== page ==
Reflections

It’s Time for Disabled People to be Unapologetically Selfish and Intolerant

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Image description: plus size African American woman stands with loftsrand crutches before a black gate covered in vines. She is looking off into the distance. Photo by Lauren Green 

You heard me! Fight me. I want disabled people to be unapologetically selfish. I want you to bathe in hedonism and to move with the bravado of a mediocre man explaining to a woman her own expertise. I want to see you striving to love yourselves and in the moments you cannot, being patient with yourself, and if you can’t be patient, at least be kind. I want to see your selfies, I want to see how #DisabledandCute you are. I want to see you being sexy, vulnerable and yourselves. I want to see my Quips, my crips of color, my indigenous disabled, my hijabi disabled. I want to see you all in all your glory, your good days and your bad.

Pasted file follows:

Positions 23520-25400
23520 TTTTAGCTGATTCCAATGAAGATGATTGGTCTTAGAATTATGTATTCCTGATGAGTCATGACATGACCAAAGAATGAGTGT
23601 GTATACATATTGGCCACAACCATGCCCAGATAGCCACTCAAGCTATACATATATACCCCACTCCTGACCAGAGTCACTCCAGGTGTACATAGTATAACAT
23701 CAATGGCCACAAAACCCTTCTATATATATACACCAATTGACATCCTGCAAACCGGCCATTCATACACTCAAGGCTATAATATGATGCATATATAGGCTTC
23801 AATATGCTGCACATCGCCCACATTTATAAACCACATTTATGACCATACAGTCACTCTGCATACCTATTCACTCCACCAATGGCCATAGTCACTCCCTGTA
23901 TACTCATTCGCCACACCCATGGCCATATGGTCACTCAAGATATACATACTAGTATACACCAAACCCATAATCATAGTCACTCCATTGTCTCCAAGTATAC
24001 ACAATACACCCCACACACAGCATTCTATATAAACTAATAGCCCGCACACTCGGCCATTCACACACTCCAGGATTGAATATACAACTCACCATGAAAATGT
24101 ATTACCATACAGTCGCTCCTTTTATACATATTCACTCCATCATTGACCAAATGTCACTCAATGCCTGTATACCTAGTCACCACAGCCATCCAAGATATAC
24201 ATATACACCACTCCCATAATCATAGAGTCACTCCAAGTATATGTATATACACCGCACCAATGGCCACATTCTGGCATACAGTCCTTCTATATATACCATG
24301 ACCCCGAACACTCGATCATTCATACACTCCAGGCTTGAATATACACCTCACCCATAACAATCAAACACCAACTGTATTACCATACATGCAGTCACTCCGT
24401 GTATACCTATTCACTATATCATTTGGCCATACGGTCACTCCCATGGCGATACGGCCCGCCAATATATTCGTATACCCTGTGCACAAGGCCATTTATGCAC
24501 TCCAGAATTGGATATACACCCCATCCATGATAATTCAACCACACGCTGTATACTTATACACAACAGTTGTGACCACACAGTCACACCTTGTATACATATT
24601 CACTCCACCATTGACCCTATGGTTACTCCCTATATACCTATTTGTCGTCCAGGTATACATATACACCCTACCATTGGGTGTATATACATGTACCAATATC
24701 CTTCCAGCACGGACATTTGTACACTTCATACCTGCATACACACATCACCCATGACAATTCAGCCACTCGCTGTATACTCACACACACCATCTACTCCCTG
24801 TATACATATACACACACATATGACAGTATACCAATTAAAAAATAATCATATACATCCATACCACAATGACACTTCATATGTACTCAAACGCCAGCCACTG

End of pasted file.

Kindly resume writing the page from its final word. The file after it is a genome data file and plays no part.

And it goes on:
I want you to be intolerant. I want you to shut down the voices that question the necessity of your existence. I want you to block the discourse that portrays you as anything less than human. I want you to use all the four-letter words you know. Shut down the devil’s advocates and speak truth to power. How long are we expected to entertain the idea of our genocide? Be intolerant of the violence that seeks to rob you of your peace, and take self-care when you feel drained.

If you’re wondering why I’m asking you to be these things, the answer is very simple: you are a real person, not an idea or concept. The problem with throwing around terms like “Pre Existing Condition” is that it is prescriptive and turns real people into inconvenient numbers that need shuffling or rearranging. I don’t want you to delve into problematic person-first language. I want you to show what disability looks like—because it looks like you and it looks like me. It looks like the friends I’ve made writing for this site. It looks like the people I hope to collaborate with and to get to know. It looks like people I love. It looks like people I could lose. So when people ask you how healthcare affects you, I want you to respond with “I” and “we.” Let them know that the person before them is at risk, not some idea of a person.

*This post has been updated to reflect the name of the photographer, Lauren Green,  of the picture of me. 6.9.17

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